Material and methodsDesign and subjects

This prospective and observational study was conducted during 2013 and 2014 in the Intensive Care Units of 3 hospitals in Spain. The approval by the Ethics Committee of the 3 hospitals, and the informed/signed consent from the patients or some family member was obtained for the participation in the study.

The patients meeting sepsis criteria of Sepsis-3 Consensus were included in the study.12 We excluded patients with hematological tumor, blood white cell count <1000/μl, solid tumor, radiation therapy, human immunodeficiency virus (HIV), steroid agents, immunosuppressive therapy, breastfeeding, age <18 years or pregnancy.

Variables

Age, sex, and the history of chronic obstructive pulmonary disease, ischemic heart disease, chronic renal failure and diabetes mellitus were registered. Additionally, we registered site of infection, bilirubin, creatinine, activated partial thromboplastin time, international normalized ratio, platelets, lactic acid, pressure of arterial oxygen, fraction inspired of oxygen, Acute Physiology and Chronic Health Evaluation (APACHE)-II score,13 and the development of bloodstream infection and septic shock. We also registered NLR, lactic acid and Sepsis-related Organ Failure Assessment [SOFA] score14 at days first (at ICU admission), fourth, and eighth of sepsis diagnosis. Mortality at 30 days was considered as the endpoint study.

Statistical methods

We used medians (and percentile 25–75) and frequencies (and percentages), and Mann–Whitney U test and chi-square test to report and compare continuous and categorical variables. We compared NLR at days 1,4 and 8 between surviving and non-surviving patients (Fig. 1). We plotted receiver operating characteristic curves using NLR on days 1, 4 and 8 of sepsis diagnosis and mortality at 30 days; and area under curve (AUC) and 95% confidence interval were reported. We carried out multiple logistic regression analyses to determine the association between NLR on days 1, 4, and 8 of sepsis diagnosis and mortality controlling for SOFA and lactic acid on those days. We constructed Kaplan–Meier curves using NLR ≤12.1 and >12.1 (point selected in basis to Youden J index) and mortality at 30 days, and the curves were compared by log-rank test. Significant differences were established with p<0.05.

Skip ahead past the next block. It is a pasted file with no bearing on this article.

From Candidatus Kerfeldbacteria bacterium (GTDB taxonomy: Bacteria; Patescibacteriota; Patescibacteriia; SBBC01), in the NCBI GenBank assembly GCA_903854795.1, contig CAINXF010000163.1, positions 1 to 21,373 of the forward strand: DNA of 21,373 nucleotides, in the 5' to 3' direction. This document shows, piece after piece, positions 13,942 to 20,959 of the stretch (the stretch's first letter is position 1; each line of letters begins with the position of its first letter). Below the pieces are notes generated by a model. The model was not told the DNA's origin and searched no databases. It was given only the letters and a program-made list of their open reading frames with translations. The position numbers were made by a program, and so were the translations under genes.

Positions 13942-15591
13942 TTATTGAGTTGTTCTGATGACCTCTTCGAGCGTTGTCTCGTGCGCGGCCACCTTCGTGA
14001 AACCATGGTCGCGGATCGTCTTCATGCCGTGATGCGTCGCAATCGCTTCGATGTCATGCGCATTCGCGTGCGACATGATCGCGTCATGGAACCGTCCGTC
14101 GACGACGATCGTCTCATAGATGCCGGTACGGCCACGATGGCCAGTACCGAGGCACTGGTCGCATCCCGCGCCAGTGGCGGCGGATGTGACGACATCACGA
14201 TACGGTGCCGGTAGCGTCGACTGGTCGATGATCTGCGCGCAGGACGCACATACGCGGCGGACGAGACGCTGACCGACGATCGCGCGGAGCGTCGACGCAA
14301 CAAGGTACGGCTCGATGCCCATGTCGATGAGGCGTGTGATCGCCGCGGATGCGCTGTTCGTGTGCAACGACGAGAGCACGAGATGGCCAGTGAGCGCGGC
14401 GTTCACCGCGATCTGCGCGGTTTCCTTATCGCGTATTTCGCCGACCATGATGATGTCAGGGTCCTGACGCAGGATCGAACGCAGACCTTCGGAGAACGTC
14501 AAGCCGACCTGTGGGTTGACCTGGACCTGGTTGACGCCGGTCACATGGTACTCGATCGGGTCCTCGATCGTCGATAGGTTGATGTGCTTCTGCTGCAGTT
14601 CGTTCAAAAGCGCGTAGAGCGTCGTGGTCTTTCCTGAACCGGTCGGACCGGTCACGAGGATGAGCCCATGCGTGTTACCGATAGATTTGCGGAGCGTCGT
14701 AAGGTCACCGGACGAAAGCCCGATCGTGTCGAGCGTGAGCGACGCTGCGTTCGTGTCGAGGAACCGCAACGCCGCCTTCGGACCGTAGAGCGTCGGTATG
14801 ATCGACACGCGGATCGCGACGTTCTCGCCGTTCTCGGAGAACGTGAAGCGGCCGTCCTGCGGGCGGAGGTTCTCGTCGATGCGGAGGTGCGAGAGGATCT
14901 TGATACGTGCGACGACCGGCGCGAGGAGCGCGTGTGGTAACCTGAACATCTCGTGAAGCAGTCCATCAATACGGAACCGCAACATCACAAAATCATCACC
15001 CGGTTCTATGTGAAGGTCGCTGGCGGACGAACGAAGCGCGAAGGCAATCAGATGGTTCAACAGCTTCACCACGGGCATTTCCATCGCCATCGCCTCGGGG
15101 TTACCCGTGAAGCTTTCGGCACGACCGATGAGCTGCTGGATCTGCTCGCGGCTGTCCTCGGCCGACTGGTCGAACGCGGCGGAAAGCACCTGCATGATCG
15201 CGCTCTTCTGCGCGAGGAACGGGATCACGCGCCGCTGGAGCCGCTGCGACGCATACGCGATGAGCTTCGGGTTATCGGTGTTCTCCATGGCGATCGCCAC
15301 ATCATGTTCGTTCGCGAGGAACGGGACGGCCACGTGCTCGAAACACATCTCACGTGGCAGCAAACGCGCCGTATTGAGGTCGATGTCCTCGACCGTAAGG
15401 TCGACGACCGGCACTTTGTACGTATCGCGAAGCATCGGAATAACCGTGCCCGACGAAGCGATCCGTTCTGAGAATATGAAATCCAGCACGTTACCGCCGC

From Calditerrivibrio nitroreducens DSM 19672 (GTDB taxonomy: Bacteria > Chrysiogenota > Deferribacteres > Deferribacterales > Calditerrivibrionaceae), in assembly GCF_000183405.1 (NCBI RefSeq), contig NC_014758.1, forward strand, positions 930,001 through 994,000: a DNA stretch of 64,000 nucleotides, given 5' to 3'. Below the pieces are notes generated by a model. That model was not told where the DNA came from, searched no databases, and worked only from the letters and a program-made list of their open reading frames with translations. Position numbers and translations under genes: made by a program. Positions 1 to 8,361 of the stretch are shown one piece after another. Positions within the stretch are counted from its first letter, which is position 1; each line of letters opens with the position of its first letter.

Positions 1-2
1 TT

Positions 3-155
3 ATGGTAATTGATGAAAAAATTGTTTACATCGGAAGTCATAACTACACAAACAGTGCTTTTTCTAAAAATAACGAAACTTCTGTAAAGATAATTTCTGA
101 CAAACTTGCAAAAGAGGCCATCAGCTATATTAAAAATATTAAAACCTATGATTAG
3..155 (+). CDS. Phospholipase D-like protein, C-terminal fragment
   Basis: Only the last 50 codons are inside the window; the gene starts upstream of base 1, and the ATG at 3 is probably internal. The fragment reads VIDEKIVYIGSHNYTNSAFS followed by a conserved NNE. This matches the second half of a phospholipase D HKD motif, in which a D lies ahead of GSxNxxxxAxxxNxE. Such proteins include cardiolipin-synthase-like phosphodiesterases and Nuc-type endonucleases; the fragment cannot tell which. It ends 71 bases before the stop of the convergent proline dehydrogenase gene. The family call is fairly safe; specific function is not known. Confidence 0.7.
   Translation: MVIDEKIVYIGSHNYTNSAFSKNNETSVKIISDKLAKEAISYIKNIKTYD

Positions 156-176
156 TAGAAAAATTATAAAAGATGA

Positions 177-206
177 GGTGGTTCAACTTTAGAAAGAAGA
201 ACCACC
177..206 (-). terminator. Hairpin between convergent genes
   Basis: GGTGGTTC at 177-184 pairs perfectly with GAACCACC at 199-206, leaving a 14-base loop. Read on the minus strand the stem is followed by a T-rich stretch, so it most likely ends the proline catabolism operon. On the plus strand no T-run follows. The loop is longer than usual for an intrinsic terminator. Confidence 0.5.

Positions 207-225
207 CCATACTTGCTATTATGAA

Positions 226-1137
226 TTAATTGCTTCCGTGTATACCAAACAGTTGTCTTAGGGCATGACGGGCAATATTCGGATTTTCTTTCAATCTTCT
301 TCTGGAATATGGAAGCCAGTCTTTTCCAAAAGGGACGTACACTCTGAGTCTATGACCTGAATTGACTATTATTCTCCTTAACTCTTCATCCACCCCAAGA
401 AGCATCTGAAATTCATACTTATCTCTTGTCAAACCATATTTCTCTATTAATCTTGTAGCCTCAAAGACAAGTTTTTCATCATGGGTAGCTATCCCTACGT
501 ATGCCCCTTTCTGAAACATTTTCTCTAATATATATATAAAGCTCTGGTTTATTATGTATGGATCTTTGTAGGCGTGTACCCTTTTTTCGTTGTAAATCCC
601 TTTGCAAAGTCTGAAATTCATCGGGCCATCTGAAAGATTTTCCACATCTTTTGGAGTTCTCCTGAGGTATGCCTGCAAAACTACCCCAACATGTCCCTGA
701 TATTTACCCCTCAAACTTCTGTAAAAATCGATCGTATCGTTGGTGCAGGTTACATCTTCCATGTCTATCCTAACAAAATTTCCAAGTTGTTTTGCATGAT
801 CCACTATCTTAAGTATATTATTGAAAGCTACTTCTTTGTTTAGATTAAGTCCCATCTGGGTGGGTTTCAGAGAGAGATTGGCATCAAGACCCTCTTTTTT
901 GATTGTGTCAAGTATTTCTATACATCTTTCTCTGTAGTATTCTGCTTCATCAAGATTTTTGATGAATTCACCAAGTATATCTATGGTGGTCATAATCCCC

Fig. 1.

Neutrophil-to-lymphocyte ratio (NLR) at days 1, 4 and 8 in survivor and non-survivor septic. There were higher NLR at days 1, 4 and 8 in survivor patients.

(0,15MB).
Results

We found that non-surviving patients (n=68) compared to surviving patients (n=135) had higher APACHE-II, age, and rate of diabetes mellitus and septic shock. (Table 1). We found that non-surviving patients showed higher NLR in the first (p<0.001), fourth (p<0.001), and eighth (p<0.001) days than survivors (Table 2, Fig. 1), and also higher lactic acid and SOFA score in those days (Table 2).

Table 1.

Demographic and clinical characteristics of non-surviving and surviving septic patients.

  Total (n=203)  Surviving (n=135)  Non-surviving (n=68)  Surviving vs. non-surviving p-value 
Sex female – n (%)  63 (31.0)  41 (30.4)  22 (32.4)  0.87 
Age – median years (p 25–75)  60 (49–70)  56 (45–67)  66 (57–74)  <0.001 
aPTT (seconds) – median (p 25–75)  32 (28–42)  32 (28–38)  36 (29–45)  0.01 
Bilirubin (mg/dl) – median (p 25–75)  0.90 (0.50–1.73)  0.90 (0.51–1.50)  0.99 (0.50–2.17)  0.42 
Creatinine (mg/dl) – median (p 25–75)  1.30 (0.80–2.38)  1.10 (0.80–1.80)  1.60 (0.90–3.20)  0.01